Improving the efficiency of blood flow through the lungs should improve the return of blood to the heart and thereby diminish the pressure transmitted back to the vessels which passively deliver blood to the lungs. We believe that this change may manifest as diminished symptoms in those patients with known difficulties, or may allow for an increased ability to walk, run, or participate in sports in those without any overt symptoms. Most importantly, we speculate that improved efficiency of flow through the lungs, and the resulting improved cardiac output (blood flow through the body) will make patients more energetic and will make them feel better.

Sildenafil is an oral medication that has been used to treat patients with pulmonary hypertension, a disease in which there is abnormally elevated pressure in the vessels of the lung. In this disease, the resistance in the lungs is abnormally high, severely limiting the ability of the heart to keep up with the demands of the body. Sildenafil lowers the resistance in the vessels of the lungs and has been shown to improve exercise performance in patients with this disease. We believe that Sildenafil may have a similar benefit for our patients after Fontan operation in whom cardiac output is also limited by resistance of the blood vessels in the lungs.

In our study, we will compare the exercise capacity, echocardiographic measures of cardiac function, and the overall quality of life in patients with the Fontan before and after a six-week period of sildenafil administration. As a control, the same group of patients will take a placebo for a six-week period, also with before and after testing. We hypothesize that oral sildenafil will result in significant improvements in exercise capacity, energy levels, and echocardiographic measures of cardiac function and output in our study participants. We are hopeful that the findings of this investigation will directly help children and young adults with Fontan physiology.


Ages Eligible for Study:   8 Years to 40 Years
Genders Eligible for Study:   Both
Accepts Healthy Volunteers:   No

Inclusion Criteria:

  • 8 years of age or older
  • All participants must have had Fontan completion

Exclusion Criteria:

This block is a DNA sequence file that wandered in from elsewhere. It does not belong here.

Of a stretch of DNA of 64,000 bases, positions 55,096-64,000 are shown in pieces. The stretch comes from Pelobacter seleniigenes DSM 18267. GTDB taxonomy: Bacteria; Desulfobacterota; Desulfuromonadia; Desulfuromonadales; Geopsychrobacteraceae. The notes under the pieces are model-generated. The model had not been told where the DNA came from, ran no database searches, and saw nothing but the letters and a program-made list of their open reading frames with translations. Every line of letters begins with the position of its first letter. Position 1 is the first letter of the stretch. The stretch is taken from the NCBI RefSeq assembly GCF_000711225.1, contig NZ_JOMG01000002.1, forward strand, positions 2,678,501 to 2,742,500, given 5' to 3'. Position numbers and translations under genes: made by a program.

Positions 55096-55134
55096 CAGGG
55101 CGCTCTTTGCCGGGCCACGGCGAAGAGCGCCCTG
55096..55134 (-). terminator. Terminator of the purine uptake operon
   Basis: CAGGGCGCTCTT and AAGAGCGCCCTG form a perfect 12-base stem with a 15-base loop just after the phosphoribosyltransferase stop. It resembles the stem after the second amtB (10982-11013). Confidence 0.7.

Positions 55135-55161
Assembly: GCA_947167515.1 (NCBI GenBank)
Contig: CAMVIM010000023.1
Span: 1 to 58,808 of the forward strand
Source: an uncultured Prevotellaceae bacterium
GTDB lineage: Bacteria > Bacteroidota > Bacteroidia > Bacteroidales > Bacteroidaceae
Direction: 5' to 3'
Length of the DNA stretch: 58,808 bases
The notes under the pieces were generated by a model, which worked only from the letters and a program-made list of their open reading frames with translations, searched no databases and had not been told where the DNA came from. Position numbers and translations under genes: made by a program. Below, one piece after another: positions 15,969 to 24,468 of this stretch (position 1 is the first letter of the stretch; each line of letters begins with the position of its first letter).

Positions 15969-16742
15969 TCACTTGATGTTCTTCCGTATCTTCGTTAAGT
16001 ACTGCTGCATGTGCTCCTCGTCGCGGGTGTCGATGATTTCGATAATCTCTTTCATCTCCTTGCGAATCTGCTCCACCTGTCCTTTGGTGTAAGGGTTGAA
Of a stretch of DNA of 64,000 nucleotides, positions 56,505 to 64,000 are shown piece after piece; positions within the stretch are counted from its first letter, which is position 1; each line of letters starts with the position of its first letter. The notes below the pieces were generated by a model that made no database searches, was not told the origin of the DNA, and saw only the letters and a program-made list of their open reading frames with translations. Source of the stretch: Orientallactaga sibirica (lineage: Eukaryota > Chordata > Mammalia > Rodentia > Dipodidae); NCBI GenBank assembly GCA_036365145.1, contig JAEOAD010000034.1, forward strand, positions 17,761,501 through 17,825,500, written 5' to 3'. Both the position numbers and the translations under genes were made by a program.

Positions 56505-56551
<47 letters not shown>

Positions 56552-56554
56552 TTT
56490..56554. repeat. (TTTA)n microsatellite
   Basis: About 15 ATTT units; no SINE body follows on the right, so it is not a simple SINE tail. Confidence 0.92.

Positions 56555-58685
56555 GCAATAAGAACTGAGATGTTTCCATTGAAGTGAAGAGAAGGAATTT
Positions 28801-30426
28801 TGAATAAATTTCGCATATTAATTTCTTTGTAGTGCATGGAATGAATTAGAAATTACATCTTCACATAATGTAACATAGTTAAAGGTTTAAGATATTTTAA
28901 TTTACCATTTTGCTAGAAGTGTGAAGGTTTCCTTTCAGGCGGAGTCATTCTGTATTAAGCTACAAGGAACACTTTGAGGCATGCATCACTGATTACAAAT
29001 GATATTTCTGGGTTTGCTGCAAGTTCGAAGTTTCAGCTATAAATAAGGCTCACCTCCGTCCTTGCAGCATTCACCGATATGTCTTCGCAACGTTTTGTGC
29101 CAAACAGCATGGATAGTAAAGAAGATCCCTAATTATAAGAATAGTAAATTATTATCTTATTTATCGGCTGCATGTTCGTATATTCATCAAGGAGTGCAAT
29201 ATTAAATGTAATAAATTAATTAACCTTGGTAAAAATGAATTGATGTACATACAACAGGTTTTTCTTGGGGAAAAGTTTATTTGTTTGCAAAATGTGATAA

• Height less than 132 cm
  • Unable to participate in exercise testing due to medical restrictions or physical limitations
  • Fontan baffle obstruction or single lung physiology
  • Coarctation of the aorta or neo-aorta (BP gradient > 20 mmHg)
  • Severe ventricular dysfunction assessed qualitatively by echocardiography
  • Severe atrioventricular valvar regurgitation assessed qualitatively by echocardiography
  • Presence of electronic pacemaker
  • History of treatment with sildenafil in the six weeks prior to enrollment in study
  • Patients with severe renal impairment
  • Patients with severe hepatic impairment
  • Patients taking medications that inhibit or induce CYP3A4 (including grapefruit juice and St. John's Wort)
  • Patients taking alpha-blockers and nitrates
  • Parents/guardians or subjects who, in the opinion of the investigator, may be non-compliant with study schedules or procedures
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Please refer to this study by its identifier: NCT00507819

Sponsors and Collaborators
Children's Hospital of Philadelphia
The Mark H. and Blance M. Harrington Foundation
Principal Investigator: Jack Rychik, MD Children's Hospital of Philadelphia
  More Information

No publications provided

Responsible Party: Jack Rychik,MD, Children's Hospital pf Philadelphia Identifier: NCT00507819     History of Changes
Other Study ID Numbers: IRB 2007-4-5034
Study First Received: July 25, 2007
Last Updated: September 2, 2009
Health Authority: United States: Food and Drug Administration

Keywords provided by Children's Hospital of Philadelphia:
Other Single Ventricle Anatomy
Hypoplastic Left Heart Syndrome
Tricuspid Atresia

Additional relevant MeSH terms:
Hypoplastic Left Heart Syndrome
Tricuspid Atresia
Cardiovascular Abnormalities
Cardiovascular Diseases
Congenital Abnormalities
Heart Defects, Congenital
Heart Diseases
Heart Valve Diseases
Pathologic Processes
Cardiovascular Agents
Enzyme Inhibitors
Molecular Mechanisms of Pharmacological Action
Pharmacologic Actions
Phosphodiesterase 5 Inhibitors
Phosphodiesterase Inhibitors
Therapeutic Uses
Urological Agents
Vasodilator Agents processed this record on November 24, 2014